I am very excited to be part of the founding editorial team at ACS Earth & Space Chemistry. I look forward to working with the other editors to build the journal and make it a high-impact name in atmospheric chemistry publications. I bring ten years of editorial experience and broad expertise in atmospheric chemistry to the journal.

Describe your current research.

My research is in atmospheric chemistry and climate, with a focus on multiphase processes involving atmospheric aerosols and ice in the environment. My group performs laboratory, theoretical, and modeling studies.

What are the major challenges facing your field today?

The field of atmospheric chemistry is central to air quality and climate. In the next decade our field will be instrumental in addressing the air quality crises in China and India, and helping the world reach international climate goals. These policy challenges exist against a backdrop of scientific complexity, especially when it comes to atmospheric aerosols (particulate matter), which result from a combination of natural and anthropogenic emissions and in situ chemical and physical processing. Constraining the sources of atmospheric particulate matter, especially its organic component, is one of the issues at the cutting edge of atmospheric chemistry research.

Do you have a recent paper in an ACS journal that you’d like to highlight?

Observation of Organic Molecules at the Aerosol Surface

J. Phys. Chem. Lett., 2016, 7 (12), pp 2294–2297
DOI: 10.1021/acs.jpclett.6b00872

Aqueous Organic Chemistry in the Atmosphere: Sources and Chemical Processing of Organic Aerosols

Environ. Sci. Technol., 2015, 49 (3), pp 1237–1244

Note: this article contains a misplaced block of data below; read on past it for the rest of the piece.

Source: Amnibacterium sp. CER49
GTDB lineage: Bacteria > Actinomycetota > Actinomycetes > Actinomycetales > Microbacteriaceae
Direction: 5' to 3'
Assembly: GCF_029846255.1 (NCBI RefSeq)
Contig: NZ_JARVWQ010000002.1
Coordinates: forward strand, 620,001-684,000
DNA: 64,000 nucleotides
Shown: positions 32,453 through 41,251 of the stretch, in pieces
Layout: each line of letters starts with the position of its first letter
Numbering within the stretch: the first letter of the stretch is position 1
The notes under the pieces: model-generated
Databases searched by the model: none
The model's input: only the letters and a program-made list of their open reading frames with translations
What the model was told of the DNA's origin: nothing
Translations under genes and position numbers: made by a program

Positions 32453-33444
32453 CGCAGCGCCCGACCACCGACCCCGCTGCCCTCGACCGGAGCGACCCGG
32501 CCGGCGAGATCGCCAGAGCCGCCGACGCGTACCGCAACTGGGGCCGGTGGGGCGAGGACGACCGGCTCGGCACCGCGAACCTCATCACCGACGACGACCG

DOI: 10.1021/es5043707

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Check Out the First Articles Published in ACS Earth and Space Chemistry

Thermochemistry of HIO2 Species and Reactivity of Iodous Acid with OH Radical: A Computational Study

ACS Earth Space Chem., Article ASAP
DOI: 10.1021/acsearthspacechem.6b00010
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Pathways to Meteoritic Glycine and Methylamine

ACS Earth Space Chem., Article ASAP
DOI: 10.1021/acsearthspacechem.6b00014
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Nitrogen Isotopic Fractionation in Ammonia during Adsorption on Silicate Surfaces

ACS Earth Space Chem., Article ASAP
DOI: 10.1021/acsearthspacechem.6b00006
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Damköhler Number Input to Transport-Limited Chemical Weathering Calculations

ACS Earth Space Chem., Article ASAP
DOI: 10.1021/acsearthspacechem.6b00007
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Electron-Induced Synthesis of Formamide in Condensed Mixtures of Carbon Monoxide and Ammonia

ACS Earth Space Chem., Article ASAP
DOI: 10.1021/acsearthspacechem.6b00011
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Composition and Evolution of Frozen Chloride Brines under the Surface Conditions of Europa

ACS Earth Space Chem., Article ASAP
DOI: 10.1021/acsearthspacechem.6b00003
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Follow ACS Earth and Space Chemistry on Twitter at @ACSEarthSpace.

If you have comments or questions for the author of this post, please e-mail: Axial@acs.org.